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Estimating ingestible size from native mammal prey species Kayla McNeilly Faculty Mentors: Dr. Matthew Close and Dr. Karen Powers, Biology Department,

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Presentation on theme: "Estimating ingestible size from native mammal prey species Kayla McNeilly Faculty Mentors: Dr. Matthew Close and Dr. Karen Powers, Biology Department,"— Presentation transcript:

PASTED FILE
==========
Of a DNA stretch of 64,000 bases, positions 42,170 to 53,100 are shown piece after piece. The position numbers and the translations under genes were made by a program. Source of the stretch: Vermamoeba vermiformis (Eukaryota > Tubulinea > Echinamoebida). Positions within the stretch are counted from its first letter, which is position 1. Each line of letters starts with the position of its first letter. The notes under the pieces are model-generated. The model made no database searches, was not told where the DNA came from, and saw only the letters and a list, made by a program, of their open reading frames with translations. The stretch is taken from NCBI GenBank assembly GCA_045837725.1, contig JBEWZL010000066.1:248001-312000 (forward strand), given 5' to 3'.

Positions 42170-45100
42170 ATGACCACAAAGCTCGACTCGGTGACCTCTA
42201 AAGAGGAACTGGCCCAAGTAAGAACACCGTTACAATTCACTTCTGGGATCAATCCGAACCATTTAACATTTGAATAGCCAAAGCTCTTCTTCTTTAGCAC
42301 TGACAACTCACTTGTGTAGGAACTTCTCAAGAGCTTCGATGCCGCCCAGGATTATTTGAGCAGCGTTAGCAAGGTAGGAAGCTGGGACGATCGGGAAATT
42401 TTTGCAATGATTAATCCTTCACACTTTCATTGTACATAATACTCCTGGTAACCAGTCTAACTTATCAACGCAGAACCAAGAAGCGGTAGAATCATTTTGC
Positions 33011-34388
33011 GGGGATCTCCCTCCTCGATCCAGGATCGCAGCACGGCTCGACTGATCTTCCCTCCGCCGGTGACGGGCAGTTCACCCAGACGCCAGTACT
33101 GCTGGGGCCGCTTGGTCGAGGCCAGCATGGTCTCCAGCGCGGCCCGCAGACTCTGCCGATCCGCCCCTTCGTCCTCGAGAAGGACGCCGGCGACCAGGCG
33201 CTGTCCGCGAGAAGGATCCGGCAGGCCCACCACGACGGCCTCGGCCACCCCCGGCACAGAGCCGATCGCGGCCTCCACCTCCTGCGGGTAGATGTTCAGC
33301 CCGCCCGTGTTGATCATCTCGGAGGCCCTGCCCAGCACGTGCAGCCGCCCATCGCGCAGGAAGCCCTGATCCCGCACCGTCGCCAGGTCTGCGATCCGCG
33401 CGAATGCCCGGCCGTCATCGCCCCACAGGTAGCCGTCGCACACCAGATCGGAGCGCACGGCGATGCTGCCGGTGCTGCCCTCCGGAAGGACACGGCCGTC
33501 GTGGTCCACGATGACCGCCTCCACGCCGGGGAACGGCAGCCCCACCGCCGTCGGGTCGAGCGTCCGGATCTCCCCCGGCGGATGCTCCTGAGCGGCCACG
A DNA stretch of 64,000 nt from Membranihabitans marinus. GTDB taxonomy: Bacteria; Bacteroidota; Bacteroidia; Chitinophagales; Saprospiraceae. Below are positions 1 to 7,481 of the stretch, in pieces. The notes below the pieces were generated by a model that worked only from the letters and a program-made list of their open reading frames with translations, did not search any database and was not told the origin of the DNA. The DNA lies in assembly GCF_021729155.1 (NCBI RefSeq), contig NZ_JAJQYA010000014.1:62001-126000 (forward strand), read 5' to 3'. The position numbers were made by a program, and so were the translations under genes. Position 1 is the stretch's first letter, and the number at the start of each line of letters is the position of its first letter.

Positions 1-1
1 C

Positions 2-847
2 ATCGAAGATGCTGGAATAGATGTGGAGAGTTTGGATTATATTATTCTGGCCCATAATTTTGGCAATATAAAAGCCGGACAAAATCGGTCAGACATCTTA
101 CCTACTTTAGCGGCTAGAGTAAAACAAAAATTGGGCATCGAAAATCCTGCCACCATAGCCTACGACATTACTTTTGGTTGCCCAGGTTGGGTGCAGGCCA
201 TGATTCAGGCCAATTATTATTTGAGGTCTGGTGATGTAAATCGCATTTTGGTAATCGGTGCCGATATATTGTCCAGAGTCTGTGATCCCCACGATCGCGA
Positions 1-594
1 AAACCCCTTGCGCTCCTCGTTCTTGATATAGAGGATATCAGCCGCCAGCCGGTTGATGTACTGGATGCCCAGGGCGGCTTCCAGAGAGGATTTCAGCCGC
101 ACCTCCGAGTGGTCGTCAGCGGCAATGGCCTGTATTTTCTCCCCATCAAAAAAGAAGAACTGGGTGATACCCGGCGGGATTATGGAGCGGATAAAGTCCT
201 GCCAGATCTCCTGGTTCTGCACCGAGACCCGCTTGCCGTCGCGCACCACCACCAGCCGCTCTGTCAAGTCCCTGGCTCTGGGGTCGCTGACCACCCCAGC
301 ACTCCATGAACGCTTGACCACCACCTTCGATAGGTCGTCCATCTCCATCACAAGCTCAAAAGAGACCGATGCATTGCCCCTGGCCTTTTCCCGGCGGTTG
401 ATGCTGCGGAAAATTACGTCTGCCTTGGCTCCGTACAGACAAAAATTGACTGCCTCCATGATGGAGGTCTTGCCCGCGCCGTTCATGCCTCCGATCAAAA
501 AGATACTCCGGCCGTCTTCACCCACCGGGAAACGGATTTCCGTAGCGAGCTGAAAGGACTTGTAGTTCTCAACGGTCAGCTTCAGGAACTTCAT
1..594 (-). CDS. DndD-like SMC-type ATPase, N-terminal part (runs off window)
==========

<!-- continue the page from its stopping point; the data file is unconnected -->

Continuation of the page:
1 Estimating ingestible size from native mammal prey species Kayla McNeilly Faculty Mentors: Dr. Matthew Close and Dr. Karen Powers, Biology Department, Radford University, Radford, VA Introduction Preliminary Results Future Research & Discussion Methods Literature Cited Acknowledgments Printing Supported by the RU Office of Undergraduate Research and Scholarship Snakes are gape-limited predators that swallow their prey whole, and therefore the ingestibility of a prey item is determined by its cross-sectional area. Previous studies of body size in laboratory rodents (Muridae) showed that the “ingestible” size of prey is often smaller that what might be predicted from standard measures of body size alone, and better estimates of ingestible size can be generated by manually reducing prey cross-sectional area (CSA; Close and Cundall, 2012). Understanding how minimal CSA relates to predator-prey relationships in the field requires the understanding of ingestible size in native species. In order to answer the question of how standard measures of body size in native species relates to their ingestible size, we collected measurements of mass, head and body length, total length, hind foot, and minimal cross-sectional diameter from rodents native to the New River Valley. We examined 2 adult white-footed mice (Peromyscus leucopus) and 8 meadow voles (Microtus pennsylvanicus) Animal carcasses measured were frozen/thawed as they had previously been salvaged from prior field studies Standard body size measurements (mass, total body length, head and body length, hind foot length) were collected at the time animals were initially collected The cross-sectional area of the thawed animals was determined by rolling rodents tightly in a cylinder and the inner diameter was measured using calipers. CSA of the rolled prey item was then estimated using the formula: A=πr 2. Body size measurements were scaled to cross-sectional area measurements by performing regression of log body size (x) on log cross-sectional area (y). Following measurements, animals were skinned and for taxidermal preparation of skins and skeletons. Whole bodies of prey are not typically recovered in field studies involving analyses of predator stomach contents and/or feces Correlate the size of bone to ingestible size of prey Can help determine what native snakes have been preying on Analyze relationships between standard body size measures and ingestible sizes of additional native rodent species that are common snake prey Analyze relationship between predator head and body size and ingestible prey size in future field studies I would like to thank Dr. Matthew Close and Dr. Karen Powers (Biology Department, Radford University) for letting me use their resources. Specimens acquired from and prepared for the RU Natural History Collection, history-collection.html history-collection.html Close, M., & Cundall, D Mammals as Prey: Estimating Ingestible Size. J Morphol. 273, SlopeY-intR2R2 Mass Hindfoot Head & Body Top two panels show Microtus at rest. The bottom image shows rodent rolled up in tube shape (mylar used for display purposes only). The black circles to the right represent corresponding cross sectional areas of rodent under each treatment (resting vs. rolled). Microtus skeleton (top) prepared using dermestid beetles. Scaled images of prey skeletons allow for bone lengths to be measured and correlated to ingestible size measures. Eastern rat snakes (Pantherophis alleghaniensis, bottom left ) and Northern copperheads (Agkistrodon contortrix, bottom right) are native predators of voles. Regression of Microtus Measurements on CSA Prey mass and body length scalesto prey CSA with negative allometry, and both variables underestimates ingestible prey size Prey hindfoot length has little to no relationship to CSA Additional statistical analyses (Reduced Major Axis Regression) will be performed with larger sample to determine the significance of results Photo credit: Dr. Bob Sheehy


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